Anyway, here’s one ghastly thing you can do with macramé, according to my new acquisitions. Hey, would wouldn’t want a macramé lampshade?

Macrame lampshade

But the best, the absolute best, is this one. Get ready for it, people… It is… wait for it… a macramé wine rack! In a great shade of 1970s burnt orange!

Macrame wine rack

Dear lord. But anyway, should you wish to craft a macramé wine rack of your very own, just come on over to the Manse. I’ve got the instructions.

Here is what the Manse needs next.

Vintage step stoolyellow step stoolIf you’re of my age, or somewhere around it, I just know you’ll remember the step stool in the photo above. (A photo, by the way, which I came across thanks to the entertaining Facebook group called 1960’s and 1970’s Advertisements.) I am fairly sure that once upon a time (the 1960s or so, when I was growing up here in the Manse) pretty much every household had one. My maternal grandparents had a yellow model at their home in the leafy Toronto suburb of Leaside, though somehow I don’t think it made the trip with them to Peterborough when my grandfather retired and they moved there. (More’s the pity, because then it might still be in the family and I might be able to get my hands on it.)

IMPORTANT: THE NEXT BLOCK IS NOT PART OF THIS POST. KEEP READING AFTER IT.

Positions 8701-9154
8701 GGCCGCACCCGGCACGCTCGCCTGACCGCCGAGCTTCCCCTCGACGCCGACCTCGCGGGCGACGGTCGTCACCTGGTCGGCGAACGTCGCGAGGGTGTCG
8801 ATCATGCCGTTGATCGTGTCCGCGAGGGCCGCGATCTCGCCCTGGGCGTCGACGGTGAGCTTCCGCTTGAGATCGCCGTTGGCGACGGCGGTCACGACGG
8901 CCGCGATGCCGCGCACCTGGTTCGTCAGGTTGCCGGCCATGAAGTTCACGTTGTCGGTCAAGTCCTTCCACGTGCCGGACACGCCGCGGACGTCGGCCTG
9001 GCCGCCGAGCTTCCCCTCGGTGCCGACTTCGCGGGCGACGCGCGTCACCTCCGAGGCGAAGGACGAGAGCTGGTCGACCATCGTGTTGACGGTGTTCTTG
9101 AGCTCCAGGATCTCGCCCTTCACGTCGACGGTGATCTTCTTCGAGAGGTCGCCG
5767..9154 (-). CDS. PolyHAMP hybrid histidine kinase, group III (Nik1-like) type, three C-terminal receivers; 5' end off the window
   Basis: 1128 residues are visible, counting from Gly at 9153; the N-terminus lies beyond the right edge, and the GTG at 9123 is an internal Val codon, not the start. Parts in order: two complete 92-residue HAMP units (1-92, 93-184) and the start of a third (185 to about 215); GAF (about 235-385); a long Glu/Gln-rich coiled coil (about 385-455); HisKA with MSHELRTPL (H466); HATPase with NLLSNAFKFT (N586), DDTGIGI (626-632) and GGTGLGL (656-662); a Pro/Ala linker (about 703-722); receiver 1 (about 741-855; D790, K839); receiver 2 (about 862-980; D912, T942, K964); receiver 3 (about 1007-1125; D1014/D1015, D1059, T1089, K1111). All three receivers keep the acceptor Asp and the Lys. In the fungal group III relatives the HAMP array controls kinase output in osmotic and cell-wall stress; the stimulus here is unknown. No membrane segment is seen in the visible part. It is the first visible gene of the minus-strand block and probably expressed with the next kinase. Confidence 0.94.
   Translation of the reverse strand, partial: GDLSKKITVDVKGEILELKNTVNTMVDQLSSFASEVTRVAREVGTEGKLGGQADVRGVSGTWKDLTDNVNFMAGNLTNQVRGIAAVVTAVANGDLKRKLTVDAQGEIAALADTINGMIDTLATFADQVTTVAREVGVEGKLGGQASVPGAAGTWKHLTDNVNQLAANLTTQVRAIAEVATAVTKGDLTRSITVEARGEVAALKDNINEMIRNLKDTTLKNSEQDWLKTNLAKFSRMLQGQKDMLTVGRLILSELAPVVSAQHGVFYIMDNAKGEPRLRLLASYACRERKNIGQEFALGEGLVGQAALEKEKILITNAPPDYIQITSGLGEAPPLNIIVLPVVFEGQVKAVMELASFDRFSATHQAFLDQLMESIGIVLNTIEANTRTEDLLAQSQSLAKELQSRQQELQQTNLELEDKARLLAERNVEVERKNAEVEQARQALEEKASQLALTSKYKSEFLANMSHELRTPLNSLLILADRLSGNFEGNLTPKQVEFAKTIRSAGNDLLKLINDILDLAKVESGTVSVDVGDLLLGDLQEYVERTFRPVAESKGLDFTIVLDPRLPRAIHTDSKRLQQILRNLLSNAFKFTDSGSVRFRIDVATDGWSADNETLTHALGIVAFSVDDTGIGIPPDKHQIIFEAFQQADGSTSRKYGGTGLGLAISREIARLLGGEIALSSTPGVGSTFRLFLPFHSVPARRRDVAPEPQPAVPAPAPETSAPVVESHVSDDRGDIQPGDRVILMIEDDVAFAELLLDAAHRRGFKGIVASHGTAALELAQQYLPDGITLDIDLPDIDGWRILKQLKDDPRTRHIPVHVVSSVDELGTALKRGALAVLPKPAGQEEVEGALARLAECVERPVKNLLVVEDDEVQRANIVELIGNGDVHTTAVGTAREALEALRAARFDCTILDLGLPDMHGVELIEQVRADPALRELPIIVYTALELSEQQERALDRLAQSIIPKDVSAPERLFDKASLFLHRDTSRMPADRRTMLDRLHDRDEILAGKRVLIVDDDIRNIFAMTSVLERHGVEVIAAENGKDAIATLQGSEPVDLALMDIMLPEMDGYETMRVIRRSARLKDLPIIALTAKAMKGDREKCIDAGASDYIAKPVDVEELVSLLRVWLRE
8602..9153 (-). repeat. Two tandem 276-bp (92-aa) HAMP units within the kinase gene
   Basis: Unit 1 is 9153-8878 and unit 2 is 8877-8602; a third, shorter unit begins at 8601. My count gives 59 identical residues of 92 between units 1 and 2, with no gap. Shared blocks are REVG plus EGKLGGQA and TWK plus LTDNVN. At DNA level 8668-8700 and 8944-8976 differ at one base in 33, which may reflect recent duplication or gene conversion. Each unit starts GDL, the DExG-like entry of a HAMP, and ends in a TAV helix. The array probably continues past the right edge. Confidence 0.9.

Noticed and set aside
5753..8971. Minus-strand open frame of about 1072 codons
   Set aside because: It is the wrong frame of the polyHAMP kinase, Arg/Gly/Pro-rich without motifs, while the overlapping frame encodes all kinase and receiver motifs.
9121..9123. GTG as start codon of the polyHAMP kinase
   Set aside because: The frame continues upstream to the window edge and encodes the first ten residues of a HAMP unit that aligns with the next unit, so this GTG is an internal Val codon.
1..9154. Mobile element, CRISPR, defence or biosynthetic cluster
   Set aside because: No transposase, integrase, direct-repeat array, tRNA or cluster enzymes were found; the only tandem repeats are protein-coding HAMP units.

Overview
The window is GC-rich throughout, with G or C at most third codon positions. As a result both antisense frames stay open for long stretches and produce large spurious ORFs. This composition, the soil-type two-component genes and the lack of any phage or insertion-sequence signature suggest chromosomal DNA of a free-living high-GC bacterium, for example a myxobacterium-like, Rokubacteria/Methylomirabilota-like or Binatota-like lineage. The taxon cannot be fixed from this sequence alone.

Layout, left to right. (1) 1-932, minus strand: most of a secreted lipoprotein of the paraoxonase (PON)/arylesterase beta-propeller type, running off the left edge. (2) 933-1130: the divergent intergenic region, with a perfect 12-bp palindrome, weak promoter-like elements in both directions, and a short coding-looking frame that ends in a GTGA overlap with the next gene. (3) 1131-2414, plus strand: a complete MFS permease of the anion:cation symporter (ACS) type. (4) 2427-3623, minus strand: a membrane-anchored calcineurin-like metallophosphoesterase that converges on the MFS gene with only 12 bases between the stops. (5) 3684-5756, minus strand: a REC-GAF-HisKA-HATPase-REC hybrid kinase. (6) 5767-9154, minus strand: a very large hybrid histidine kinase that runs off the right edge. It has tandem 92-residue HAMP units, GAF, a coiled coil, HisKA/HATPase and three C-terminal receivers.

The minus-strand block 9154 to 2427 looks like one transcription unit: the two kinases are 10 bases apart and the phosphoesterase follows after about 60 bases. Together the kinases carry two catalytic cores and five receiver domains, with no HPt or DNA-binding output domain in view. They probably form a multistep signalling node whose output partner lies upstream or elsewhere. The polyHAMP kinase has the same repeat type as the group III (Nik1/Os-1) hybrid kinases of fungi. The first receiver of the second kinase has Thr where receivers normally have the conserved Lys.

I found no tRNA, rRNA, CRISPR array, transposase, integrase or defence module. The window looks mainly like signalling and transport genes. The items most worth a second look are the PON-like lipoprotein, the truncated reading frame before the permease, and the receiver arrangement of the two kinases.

red step stoolAnd if I’m not mistaken – and I shall count on my cousins to correct me if I am – my Uncle Philip and Aunt Genevieve had a red model in their farm kitchen outside the Lindsay-area hamlet of Reaboro.

But for some reason we Sedgwicks didn’t have one at the Manse in Queensborough. And by gum, now that I am back in this house, I want one.

Those stools were great! Good design: they were reasonably comfortable to sit on, with steps that allowed even a kid to climb up easily, and for the sitter to rest his or her feet on once ensconced in the seat. The steps also folded away when not needed, which was quite handy for saving space in those midcentury kitchens that were often considerably smaller than ours are today.

Also, they looked good. And came in many colour options. (I love things that come in many colour options. As you will know if you read my post last night about our plans for a new wood-burning stove.)

And finally, I need one of those step-stools because the way the Manse kitchen (pre-renovation) is laid out, there’s only room for one of us – either Raymond or me – to fit into the pantry and do the cooking, and if the other one wants to hang out there and chat with the chef – possibly, just possibly, with a glass of wine in hand – that person needs a stool to sit on!

So I guess the next mission is for find me one of those vintage step stools to add to the Manse’s decor. Anyone got one that they’d like to get rid of?